All these years we’ve all thought the Toronto Port Authority was the public agency that is Toronto’s worst enemy, but it turns out it could be a rogue agency from within. On the front page of the TPA site there is a prominent link to one of their latest moves, tearing down a building at 663 Gerrard Street East, in the heart of East Chinatown, for a parking lot. The TPA is eating Toronto.

At Spacing, most (if not all) of us do not share the radical opinion that cars are inherently immoral and car drivers are bad people. Many people need to drive a car to survive and that isn’t going to change in the near future, so we need to find a balance between the drivers and a clean, green, walkable and beautiful city. Yet every economically vibrant and “world-class” city I’ve been to is, without exception, an awful place to try to park. It’s expected. Toronto is no different, so tearing the city down to put lots in is as backwards as some of the things Ward Cleaver said to the Beaver.

When did our bureaucracy get so out of whack that they can destroy parts of the city? When did councillors stop standing up to staff suggestions that go against what this great city stands for? Email TTC Chair Giambrone (there is, of course, a streetcar stop 20 meters from the Matador) and ask him. Email Councillors Rae and Feldman, who are on the TPA board, and ask them. Events like this can shake one’s confident belief to the core that, despite differences here and there, most of us have the general good of the city at heart. I’d like to believe the councillors just need a little political support and motivation in order to take a stand and make the right decision for the Toronto we want to live in (the one they talk about on that website).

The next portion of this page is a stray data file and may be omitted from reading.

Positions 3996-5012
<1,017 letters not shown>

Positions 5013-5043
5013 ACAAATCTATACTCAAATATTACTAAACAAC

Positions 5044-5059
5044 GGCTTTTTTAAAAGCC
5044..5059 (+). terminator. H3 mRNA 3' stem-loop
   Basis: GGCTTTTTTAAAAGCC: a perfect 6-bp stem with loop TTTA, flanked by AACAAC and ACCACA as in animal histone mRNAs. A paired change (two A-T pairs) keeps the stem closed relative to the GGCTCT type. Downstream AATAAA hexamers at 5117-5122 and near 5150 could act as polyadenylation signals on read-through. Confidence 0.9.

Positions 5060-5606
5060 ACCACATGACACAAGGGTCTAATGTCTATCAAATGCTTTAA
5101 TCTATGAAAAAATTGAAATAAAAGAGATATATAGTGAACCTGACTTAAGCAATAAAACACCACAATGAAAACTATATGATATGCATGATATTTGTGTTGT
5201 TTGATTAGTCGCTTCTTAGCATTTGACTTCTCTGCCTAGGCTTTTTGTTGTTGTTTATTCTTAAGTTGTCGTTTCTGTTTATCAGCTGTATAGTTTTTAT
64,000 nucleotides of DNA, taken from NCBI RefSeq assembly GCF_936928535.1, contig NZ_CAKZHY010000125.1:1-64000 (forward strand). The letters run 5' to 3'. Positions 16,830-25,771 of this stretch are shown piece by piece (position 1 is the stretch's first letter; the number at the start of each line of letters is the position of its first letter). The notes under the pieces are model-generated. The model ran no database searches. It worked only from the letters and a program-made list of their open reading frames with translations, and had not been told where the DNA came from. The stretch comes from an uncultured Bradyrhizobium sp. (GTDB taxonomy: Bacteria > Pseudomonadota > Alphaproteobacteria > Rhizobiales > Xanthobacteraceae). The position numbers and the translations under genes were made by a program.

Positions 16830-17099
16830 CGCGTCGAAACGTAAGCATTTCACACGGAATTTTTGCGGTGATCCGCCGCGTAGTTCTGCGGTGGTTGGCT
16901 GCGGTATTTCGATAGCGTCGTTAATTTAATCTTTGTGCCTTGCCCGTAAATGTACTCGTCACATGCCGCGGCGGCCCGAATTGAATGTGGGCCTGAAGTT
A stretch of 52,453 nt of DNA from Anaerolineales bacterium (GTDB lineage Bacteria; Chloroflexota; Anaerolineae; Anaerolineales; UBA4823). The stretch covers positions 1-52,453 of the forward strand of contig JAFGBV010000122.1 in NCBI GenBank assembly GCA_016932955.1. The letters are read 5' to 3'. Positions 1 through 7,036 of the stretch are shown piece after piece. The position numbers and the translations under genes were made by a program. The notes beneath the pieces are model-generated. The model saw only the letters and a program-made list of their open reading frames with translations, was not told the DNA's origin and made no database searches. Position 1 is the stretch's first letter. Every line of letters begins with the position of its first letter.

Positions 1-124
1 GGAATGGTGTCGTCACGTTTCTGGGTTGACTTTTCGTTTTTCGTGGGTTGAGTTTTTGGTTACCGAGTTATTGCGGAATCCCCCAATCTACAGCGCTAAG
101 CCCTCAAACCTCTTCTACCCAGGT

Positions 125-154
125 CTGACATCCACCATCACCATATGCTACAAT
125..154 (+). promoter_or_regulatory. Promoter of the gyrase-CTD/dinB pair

Photo by Jason Michael


  1. My friend got back from NYC, got off the train, and realized he was in “Caronto”. And it’s carrupt, carazy, hypocaritical – especially with the climate carisis. Not only is there this problem, which the TPA tried to do a few years back with the Royal Theatre on College, we also build massive garages under a “public” square that is created through expropriation, right atop a major subway stop. Then there’s building a subway to sprawl and a major road downtown with the FSE… and Mr. Giambrone has voted for these too.

  2. Here is a clear example of Toronto bureaucracy at its worst.

    Miller and company cry that the city has no money but are willing to spend $800,000 for 20 parking spots, that is $40,000 per car (worth more than an average car). Of course that site is worth much more than $800,000 and I hope the owners take the TPA to court for trying to rip them off.

    I used to live a few doors South of College on Dovercourt and I have been to the Matador many times, I am sure that there have been a few incidents in the place, but in general nobody even realized the place was an after-hours hangout, they are good neighbours. I feel horrible that such a great neighbourhood will loose a great landmark.

    These people who manage Toronto are so incompetent it makes me laugh, there is no demand for more parking in that area, 90% of people that go to the West End YMCA bike, walk or jog there. And why add parking to a place that is serviced by the Subway line to the north and by the College and Dundas Streetcars to the South? The money would be put into better use if they added bike lanes on College.

    This is so ridiculous it hurts, I guess Giambrone wants the parking so that he can drive to the Brass Taps, he probably doesn’t have to pay for parking at the TPA lots either… (another council perk for sure).

    So here we have it, the city of Toronto fucking things up again. I feel like such a dupe for supporting these guys in the last couple of elections… I will be sending Perks (my current councillor) an email with Giamborne and Pantalone as Cc’s telling them what I think of their incompetence and stupidity in managing Toronto.

    I still have to figure what makes me angrier, the city trying to rip off decent people or their idiocy in how they are trying to turn downtown into a mirror image of the suburbs (Liberty Village, The Queensway and Park Lawn, the stupid Canadian Tire at Leslie and Lake Shore East) while Mississauga and Markham are trying to build vibrant downtown cores like Toronto…